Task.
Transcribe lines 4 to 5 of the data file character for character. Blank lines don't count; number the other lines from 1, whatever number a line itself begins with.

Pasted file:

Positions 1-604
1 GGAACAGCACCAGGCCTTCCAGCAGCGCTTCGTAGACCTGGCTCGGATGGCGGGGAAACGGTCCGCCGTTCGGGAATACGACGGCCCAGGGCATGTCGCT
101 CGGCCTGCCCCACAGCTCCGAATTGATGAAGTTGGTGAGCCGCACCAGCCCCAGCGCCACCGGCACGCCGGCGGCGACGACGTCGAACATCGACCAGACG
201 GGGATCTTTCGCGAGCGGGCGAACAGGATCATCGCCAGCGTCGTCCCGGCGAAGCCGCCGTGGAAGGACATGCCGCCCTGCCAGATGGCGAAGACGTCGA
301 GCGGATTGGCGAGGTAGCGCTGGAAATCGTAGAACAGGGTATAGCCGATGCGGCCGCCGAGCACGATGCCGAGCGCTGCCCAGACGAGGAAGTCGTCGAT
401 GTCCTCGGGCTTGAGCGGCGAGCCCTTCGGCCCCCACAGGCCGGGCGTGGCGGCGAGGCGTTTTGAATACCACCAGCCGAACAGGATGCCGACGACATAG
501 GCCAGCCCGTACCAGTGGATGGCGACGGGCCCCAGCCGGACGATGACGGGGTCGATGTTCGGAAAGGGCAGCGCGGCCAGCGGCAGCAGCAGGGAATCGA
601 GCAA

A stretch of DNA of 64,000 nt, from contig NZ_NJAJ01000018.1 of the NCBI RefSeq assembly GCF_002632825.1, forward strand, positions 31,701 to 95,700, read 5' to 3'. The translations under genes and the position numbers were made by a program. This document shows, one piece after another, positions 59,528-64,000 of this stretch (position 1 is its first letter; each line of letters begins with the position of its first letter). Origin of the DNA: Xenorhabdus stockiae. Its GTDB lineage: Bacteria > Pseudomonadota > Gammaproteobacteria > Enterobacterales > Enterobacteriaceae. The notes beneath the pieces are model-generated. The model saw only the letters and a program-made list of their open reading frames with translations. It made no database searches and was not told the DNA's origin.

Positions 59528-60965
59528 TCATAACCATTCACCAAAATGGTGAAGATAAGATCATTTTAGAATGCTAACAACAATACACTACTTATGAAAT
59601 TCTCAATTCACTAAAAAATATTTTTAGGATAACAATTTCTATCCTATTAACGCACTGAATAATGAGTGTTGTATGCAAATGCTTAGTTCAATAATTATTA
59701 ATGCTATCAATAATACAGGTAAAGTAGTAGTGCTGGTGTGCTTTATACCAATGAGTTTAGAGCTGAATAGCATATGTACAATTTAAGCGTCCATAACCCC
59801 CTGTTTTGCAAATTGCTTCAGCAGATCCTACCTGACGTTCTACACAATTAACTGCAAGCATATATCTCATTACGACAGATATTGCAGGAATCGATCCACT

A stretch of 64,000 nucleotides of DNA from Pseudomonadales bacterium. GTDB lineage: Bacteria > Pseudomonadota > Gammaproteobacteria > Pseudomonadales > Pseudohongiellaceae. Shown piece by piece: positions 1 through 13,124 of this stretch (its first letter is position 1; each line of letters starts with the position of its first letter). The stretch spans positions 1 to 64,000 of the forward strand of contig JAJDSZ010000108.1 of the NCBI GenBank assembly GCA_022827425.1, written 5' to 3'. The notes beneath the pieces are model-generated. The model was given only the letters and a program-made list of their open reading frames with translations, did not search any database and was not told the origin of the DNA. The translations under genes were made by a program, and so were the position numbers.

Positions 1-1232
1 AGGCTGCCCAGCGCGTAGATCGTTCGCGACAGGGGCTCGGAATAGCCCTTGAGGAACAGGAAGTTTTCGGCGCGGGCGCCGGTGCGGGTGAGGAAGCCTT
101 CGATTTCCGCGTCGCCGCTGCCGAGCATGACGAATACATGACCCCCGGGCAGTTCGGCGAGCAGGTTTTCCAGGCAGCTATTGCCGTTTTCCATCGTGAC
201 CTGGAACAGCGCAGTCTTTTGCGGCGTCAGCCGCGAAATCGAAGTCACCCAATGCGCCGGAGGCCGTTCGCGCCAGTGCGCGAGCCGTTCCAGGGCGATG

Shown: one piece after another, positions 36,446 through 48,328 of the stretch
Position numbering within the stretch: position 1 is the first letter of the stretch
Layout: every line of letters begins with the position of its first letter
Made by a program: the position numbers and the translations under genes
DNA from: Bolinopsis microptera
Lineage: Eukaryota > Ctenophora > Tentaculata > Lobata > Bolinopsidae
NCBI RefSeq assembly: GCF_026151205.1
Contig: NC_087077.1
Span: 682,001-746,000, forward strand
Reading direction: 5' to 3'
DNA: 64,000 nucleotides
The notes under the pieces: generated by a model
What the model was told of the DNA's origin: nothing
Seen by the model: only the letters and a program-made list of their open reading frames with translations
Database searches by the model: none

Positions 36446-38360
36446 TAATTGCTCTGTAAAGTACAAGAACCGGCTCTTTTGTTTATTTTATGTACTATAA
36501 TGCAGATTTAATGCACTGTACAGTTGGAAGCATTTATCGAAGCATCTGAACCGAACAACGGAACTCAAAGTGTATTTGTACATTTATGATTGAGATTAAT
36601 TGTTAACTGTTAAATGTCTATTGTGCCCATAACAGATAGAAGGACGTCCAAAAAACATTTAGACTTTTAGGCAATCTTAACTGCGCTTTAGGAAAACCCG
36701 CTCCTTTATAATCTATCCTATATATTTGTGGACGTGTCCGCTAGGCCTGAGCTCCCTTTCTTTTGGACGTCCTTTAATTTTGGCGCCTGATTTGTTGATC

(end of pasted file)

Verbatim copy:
201 GGGATCTTTCGCGAGCGGGCGAACAGGATCATCGCCAGCGTCGTCCCGGCGAAGCCGCCGTGGAAGGACATGCCGCCCTGCCAGATGGCGAAGACGTCGA
301 GCGGATTGGCGAGGTAGCGCTGGAAATCGTAGAACAGGGTATAGCCGATGCGGCCGCCGAGCACGATGCCGAGCGCTGCCCAGACGAGGAAGTCGTCGAT